David Ortiz. Randy Moss. Kevin Garnett. Torii Hunter. And now Johan Santana.
Minnesota continued to bolster the rationale for an East Coast sports bias Tuesday when the Twins agreed to send the best pitcher in baseball to the New York Mets for four prospects.
So it is time for Minnesotans to scream about the exodus of stars and decry the Twins' unwillingness to pay top talent? No, because in this case the facts get in the way.
Fact: The Twins spent $115 million on two players Friday, when they signed Justin Morneau and Michael Cuddyer. The Pohlads also have spent $15 million extra to cover excess ballpark expenses. A month ago, I would have been happy to criticize the Pohlads for cheapness, but they have proved willing to spend money when they feel they are getting fair value in return.
Fact: The Twins offered Hunter and Santana reasonable deals. They offered Hunter a three-year, $45 million contract, and the Angels blew it away, taking the risk even though Hunter might be a declining player three or four years from now. The Twins offered Santana a four-year extension worth $80 million and heard laughter.
Fact: Santana wanted out. I've been told by people who know him that he longs to pitch in New York, for more money, a large Latin American community and a team he feels is determined to win a World Series in the near future.
Fans love to delude themselves into believing that all of "our" athletes want to stay here, but "our" athletes grew up in other states or countries and view baseball teams the way we view companies in our chosen industry.
Santana was looking for a better deal, and when we learn of the contract he'll sign with the Mets, we will know that he found a better deal -- perhaps $130 million over six years.
The public debate today should not be over whether the Twins should have traded Santana; it should be over whether they chose the right place to trade Santana.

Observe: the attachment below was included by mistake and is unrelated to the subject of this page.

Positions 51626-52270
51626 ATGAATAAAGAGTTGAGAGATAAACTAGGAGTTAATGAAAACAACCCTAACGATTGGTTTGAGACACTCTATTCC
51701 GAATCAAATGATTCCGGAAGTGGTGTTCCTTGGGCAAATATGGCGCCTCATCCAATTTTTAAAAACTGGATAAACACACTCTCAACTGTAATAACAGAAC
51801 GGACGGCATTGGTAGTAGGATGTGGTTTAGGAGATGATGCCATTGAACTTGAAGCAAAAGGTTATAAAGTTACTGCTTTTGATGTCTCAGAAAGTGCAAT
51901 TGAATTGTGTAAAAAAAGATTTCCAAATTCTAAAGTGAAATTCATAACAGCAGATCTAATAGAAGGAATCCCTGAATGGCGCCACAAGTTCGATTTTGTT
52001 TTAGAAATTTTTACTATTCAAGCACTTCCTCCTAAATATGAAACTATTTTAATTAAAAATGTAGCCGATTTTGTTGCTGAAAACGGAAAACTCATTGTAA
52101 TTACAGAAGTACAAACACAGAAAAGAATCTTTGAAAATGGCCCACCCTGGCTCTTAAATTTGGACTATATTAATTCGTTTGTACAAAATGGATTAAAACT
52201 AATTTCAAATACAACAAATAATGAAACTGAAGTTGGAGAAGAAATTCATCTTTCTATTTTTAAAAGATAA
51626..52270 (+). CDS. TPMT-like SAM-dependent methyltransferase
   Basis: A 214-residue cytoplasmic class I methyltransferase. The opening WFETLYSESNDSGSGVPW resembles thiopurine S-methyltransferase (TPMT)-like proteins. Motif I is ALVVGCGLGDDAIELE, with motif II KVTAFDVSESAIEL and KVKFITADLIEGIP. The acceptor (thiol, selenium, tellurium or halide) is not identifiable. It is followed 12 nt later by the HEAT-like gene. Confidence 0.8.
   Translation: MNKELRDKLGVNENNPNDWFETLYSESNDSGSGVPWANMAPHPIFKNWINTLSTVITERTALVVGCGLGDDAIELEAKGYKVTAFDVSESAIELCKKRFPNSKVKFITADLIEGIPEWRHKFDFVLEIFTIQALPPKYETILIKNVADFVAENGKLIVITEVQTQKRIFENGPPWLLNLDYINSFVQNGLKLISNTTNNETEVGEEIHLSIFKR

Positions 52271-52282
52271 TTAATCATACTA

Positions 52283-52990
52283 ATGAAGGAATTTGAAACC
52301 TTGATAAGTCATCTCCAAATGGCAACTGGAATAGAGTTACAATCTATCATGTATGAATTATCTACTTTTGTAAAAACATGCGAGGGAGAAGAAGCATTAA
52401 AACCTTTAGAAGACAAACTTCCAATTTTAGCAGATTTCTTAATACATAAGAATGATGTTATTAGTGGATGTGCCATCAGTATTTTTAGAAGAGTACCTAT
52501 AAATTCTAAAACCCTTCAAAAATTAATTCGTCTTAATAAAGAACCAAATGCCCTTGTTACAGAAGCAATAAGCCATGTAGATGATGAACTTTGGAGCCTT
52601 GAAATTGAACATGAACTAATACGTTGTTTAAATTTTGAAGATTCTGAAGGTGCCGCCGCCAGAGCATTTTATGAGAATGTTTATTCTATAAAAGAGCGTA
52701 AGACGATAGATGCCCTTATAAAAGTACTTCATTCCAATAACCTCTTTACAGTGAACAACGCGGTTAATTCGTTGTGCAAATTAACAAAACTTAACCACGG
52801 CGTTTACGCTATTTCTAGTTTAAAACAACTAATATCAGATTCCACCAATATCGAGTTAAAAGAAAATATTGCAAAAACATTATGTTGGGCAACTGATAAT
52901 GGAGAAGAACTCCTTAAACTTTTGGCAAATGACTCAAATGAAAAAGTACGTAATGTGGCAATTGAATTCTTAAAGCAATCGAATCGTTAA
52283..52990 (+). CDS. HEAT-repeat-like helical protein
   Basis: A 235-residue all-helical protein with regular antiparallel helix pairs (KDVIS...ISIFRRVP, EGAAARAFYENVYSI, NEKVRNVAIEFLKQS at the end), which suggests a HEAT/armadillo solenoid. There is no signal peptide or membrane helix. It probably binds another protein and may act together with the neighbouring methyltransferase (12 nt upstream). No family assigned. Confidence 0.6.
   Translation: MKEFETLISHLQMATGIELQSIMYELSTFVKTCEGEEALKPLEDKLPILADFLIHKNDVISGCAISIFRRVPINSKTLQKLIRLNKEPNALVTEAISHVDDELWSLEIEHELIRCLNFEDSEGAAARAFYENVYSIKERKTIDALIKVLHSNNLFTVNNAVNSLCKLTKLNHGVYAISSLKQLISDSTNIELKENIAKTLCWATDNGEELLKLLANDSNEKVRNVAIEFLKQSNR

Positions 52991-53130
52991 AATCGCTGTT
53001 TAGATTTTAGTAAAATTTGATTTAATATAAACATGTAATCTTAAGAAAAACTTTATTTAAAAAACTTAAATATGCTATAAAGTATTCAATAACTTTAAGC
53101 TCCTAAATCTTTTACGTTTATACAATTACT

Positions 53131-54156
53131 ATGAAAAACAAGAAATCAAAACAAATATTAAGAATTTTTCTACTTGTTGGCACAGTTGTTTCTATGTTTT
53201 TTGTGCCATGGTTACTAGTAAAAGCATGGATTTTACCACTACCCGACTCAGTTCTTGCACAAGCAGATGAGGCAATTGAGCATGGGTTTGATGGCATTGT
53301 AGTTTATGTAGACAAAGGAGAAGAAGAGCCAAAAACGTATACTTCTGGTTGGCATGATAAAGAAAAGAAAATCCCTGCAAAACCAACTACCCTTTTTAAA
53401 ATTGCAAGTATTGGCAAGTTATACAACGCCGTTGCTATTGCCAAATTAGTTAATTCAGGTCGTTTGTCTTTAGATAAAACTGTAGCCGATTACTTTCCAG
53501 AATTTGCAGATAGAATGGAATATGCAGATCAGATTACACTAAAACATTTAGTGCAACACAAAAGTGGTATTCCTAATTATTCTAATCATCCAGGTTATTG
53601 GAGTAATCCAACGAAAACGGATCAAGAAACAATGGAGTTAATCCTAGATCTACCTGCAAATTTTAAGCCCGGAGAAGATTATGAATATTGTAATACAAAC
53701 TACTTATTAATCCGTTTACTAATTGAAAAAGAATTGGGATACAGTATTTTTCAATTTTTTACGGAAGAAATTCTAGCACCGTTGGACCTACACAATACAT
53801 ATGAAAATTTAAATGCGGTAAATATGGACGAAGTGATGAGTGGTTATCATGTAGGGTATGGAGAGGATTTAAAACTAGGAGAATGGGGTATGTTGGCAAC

The Yankees offered highly regarded pitching prospect Phil Hughes and ready-to-roll center fielder Melky Cabrera, along with a third prospect. Hughes would have fit in near the top of the Twins' 2008 rotation and Cabrera would have been capable if unspectacular in center field. The Yankees deal would have made the most sense for 2008.
The Red Sox offered either magnetic center fielder Jacoby Ellsbury or estimable pitching prospect Jon Lester along with a few prospects who could have surfaced in the majors in the next year or two. The Red Sox deal offered a mixture of promise and immediate impact.
On Tuesday, there were numerous reports that both the Yankees and Red Sox had backed off their original offers.
The Mets offered four prospects, and that is the most intriguing aspect of this deal -- that rookie General Manager Bill Smith chose the riskiest deal available.
We can draw three conclusions from this:
1) The Twins think the Mets players will ultimately be better than the Yankees and Red Sox prospects, even if their prospects offer more immediate help.
2) No matter what they say publicly, the Twins are comfortable with building toward 2010, when they open their new stadium. The team they field in 2008 might be intriguing, but it will require 2006-style miracles to compete with Cleveland and Detroit, and it might be more realistically compared to Chicago and Kansas City.
3) The Twins study their own history.
When they traded another Cy Young winning lefthander, Frank Viola, in 1989, they dealt with a New York team (the Mets) and received a package of young players that hardly looked overwhelming -- Rick Aguilera, Tim Drummond, Jack Savage, Kevin Tapani and David West.
Three of those players were disappointments. Tapani and Aguilera helped the Twins win a World Series.
When the Twins traded their best player, Chuck Knoblauch, in 1998, they dealt with a New York team (the Yankees) and received a package of young players that hardly looked overwhelming -- Brian Buchanan, Cristian Guzman, Eric Milton and Daniel Mota. Guzman and Milton became All-Stars.
Seeing Santana leave is painful. His departure means Minnesota has lost another star.
In this case, the Twins didn't have much choice.
Jim Souhan can be heard Sundays from 10 a.m.-noon on AM-1500 KSTP. • firstname.lastname@example.org